Re: co-care agreements?
From: Wendy Willbanks Wiesner (
Date: Wed, 25 Jan 2017 19:01:58 -0800 (PST)
Muriel at Shadowlake wrote:

"At some point, residents with serious physical or cognitive issues should
expect to sell their house and move to senior
living/assisted living.  In fact in the last couple of years, four singles
or couples have done just that, and two more residents are about to leave
as well because of their increasing age-related physical limitations."

Muriel, Mary, Dyan, Sharon et al:

I suggest considering the PACE program as communities put their Aging in
Place Plan together.  The program is designed to address precisely the
issues that you highlighted in the above quote, Muriel.  Here are the


PACE (Programs of All-Inclusive Care for the Elderly) is a Medicare (and
Medicaid) program that helps people meet their health care needs in the
community instead of going to a nursing home or other care facility.

The program offers a team of health care professionals providing
coordinated, comprehensive care, including a geriatrician who oversees
medical care provided by a team of physicians, nurses, therapists and
social workers.  The program also provides home health workers and sends
contractors to make a participant's home safer and more accessible.


If you have Medicare, you pay:

A monthly premium to cover the long-term care portion of the PACE benefit
(no premium if you qualify for Medicaid).

A premium for Medicare Part D drugs.

No deductible or copayment for any drug, service, or care approved by your
health care team.

If you don't have Medicare or Medicaid, you can pay for PACE privately.


To qualify you must

1)  Be 55 or older.

2)  Live in the service area of a PACE organization.

To date, there are 121 programs in 31 states with the program rapidly
growing.  See the National Pace Association (NPA) at for
up-to-date information.

3)  Currently need, or be "at risk" for needing nursing home-level of care
(assessment criteria varies by state).  Common criteria include needing
assistance preparing meals, dressing and/or bathing; chronic medical
conditions are also considered.  Exemptions may apply.

AND most relevant to cohousing communities IMHO--

*4)  Be able to live safely in the community with help from PACE.*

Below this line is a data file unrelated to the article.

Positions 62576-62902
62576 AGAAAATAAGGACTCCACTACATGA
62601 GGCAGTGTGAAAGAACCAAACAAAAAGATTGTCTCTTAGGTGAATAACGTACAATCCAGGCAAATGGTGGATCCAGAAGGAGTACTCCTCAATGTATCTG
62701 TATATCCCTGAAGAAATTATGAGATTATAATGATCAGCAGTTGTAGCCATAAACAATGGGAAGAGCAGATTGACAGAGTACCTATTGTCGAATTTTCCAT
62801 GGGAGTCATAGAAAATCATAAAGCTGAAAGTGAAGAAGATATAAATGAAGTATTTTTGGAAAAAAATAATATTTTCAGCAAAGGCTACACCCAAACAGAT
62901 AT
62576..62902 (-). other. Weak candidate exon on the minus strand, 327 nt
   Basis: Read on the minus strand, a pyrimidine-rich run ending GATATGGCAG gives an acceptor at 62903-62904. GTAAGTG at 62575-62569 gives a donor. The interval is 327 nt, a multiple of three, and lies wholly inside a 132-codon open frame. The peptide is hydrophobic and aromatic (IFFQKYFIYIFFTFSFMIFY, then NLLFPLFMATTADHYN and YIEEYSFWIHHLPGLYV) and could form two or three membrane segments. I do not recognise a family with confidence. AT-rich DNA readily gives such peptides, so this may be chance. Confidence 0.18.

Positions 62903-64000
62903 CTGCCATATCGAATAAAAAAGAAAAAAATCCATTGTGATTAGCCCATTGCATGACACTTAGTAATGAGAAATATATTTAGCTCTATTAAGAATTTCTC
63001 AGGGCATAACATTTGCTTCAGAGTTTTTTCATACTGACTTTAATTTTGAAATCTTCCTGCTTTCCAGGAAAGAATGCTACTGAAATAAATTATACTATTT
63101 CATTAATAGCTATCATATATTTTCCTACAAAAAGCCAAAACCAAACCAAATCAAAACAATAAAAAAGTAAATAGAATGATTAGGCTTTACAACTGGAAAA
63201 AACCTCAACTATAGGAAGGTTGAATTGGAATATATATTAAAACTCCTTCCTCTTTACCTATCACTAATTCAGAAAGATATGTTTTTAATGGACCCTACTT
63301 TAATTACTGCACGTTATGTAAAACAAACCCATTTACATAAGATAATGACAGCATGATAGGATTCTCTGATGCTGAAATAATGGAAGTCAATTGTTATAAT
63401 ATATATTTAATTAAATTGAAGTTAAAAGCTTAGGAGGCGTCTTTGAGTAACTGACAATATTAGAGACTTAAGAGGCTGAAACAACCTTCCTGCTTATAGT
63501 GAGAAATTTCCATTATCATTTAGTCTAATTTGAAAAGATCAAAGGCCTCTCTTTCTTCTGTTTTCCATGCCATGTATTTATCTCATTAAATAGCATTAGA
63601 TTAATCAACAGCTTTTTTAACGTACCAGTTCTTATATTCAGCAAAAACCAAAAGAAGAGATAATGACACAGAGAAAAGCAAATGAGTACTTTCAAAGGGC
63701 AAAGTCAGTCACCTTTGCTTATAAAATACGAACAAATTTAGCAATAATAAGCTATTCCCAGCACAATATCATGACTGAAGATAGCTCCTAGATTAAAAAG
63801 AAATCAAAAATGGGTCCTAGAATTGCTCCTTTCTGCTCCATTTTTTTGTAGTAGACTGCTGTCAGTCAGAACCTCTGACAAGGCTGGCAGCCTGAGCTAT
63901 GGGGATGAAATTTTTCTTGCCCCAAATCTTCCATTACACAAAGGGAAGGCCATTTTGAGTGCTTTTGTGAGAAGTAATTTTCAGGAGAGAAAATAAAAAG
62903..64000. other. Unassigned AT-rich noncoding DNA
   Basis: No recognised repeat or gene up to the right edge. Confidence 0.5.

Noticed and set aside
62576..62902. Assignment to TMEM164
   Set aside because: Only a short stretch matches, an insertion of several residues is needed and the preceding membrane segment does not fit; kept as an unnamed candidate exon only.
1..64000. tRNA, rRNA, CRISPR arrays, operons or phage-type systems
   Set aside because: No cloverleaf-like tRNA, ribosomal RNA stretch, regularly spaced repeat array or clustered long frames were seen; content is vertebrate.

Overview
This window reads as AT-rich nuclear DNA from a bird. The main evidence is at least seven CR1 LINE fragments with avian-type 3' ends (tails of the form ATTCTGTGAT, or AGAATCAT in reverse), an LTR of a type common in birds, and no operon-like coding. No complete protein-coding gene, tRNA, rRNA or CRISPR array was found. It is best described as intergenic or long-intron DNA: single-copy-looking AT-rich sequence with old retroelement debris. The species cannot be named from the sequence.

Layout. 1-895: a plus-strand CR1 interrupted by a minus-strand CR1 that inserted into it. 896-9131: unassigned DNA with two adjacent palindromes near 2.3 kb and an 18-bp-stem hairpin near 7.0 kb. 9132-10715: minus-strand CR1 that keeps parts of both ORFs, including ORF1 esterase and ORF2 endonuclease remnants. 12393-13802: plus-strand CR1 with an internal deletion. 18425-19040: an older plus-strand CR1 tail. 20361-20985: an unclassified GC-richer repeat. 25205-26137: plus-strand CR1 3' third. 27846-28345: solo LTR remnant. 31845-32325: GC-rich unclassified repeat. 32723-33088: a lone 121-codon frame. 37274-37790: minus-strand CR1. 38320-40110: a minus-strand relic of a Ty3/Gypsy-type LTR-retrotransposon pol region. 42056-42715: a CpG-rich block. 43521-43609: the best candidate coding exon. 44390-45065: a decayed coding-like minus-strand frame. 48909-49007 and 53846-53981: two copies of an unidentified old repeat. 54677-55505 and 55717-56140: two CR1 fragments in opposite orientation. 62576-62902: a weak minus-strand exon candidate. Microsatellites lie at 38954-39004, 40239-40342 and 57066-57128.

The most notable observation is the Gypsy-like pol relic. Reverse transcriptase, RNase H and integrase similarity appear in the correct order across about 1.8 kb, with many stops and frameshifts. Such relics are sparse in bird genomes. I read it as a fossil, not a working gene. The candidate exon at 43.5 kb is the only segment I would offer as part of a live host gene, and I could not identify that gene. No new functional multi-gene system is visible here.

*The willingness of residents in cohousing to provide mutual support--so
that residents can "live safely in the community with help from PACE"--will
influence whether an individual can meet this PACE criteria or not.  *

What needs to happen next for cohousers wanting to age in place with PACE
is to work through a few community-level test cases (to my knowledge this
has not been done in either a coordinated or even an ad hoc way yet).
I've identified NM as a good test case because the state and its
vertically-integrated hospital system provider is a recognized pioneer with
the PACE program, and thus influences others.  This same hospital system
will be providing health care automation to the State of NC, so NC is an
interesting possibility as well.  CO is also a sensible and strategic
choice, given work done with the Director of the Denver Office of Aging and
the ED of the Colorado Gerontological Society, where together we've all
been on a housing workgroup focused on Community Wealth Building (cohousing
being one very impactful way to build Community Wealth).

*Please let me know if your community is interested in being a test case,
either in NM, NC, CO or in one of the other 31 PACE program states. *

*Muriel, there's a PACE program out of Roanoke that may cover Blacksburg.
Refer to <>. *

*Dyan, a program out of Holyoke that covers Western MA: <>.*

*Sharon, no PACE currently in DC.*

Those communities interested in being test cases could clarify PACE
Qualification Criteria #3 and #4 (above), as they relate specifically to
cohousing.  Having a range of test cases would give us a better opportunity
to capture the unique choices that cohousing communities are making today--
on what we know is actually a continuum of "mutual support".

Now speaking in general terms, cohousers will need access to the
comprehensive medical care that PACE provides, but often not need
transportation/meals on an everyday basis, nor the more extensive
housekeeping/maintenance/checking up associated with the larg(er),
traditionally isolated single family home, nor the "social activities" that
are part of PACE programs.

*This means potentially reducing the cost/increasing the ease of providing
care in cohousing, giving PACE providers a clear incentive to work with
cohousing communities and their residents.  *

At the very least, if your cohousing community is not currently covered by
a PACE program, it is possible that your community could participate in a
development phase PACE program.  Thus cohousing could be considered in the
program from the get-go.


Wendy Willbanks Wiesner
Executive Director
Partnerships for Affordable Cohousing (PFAC)

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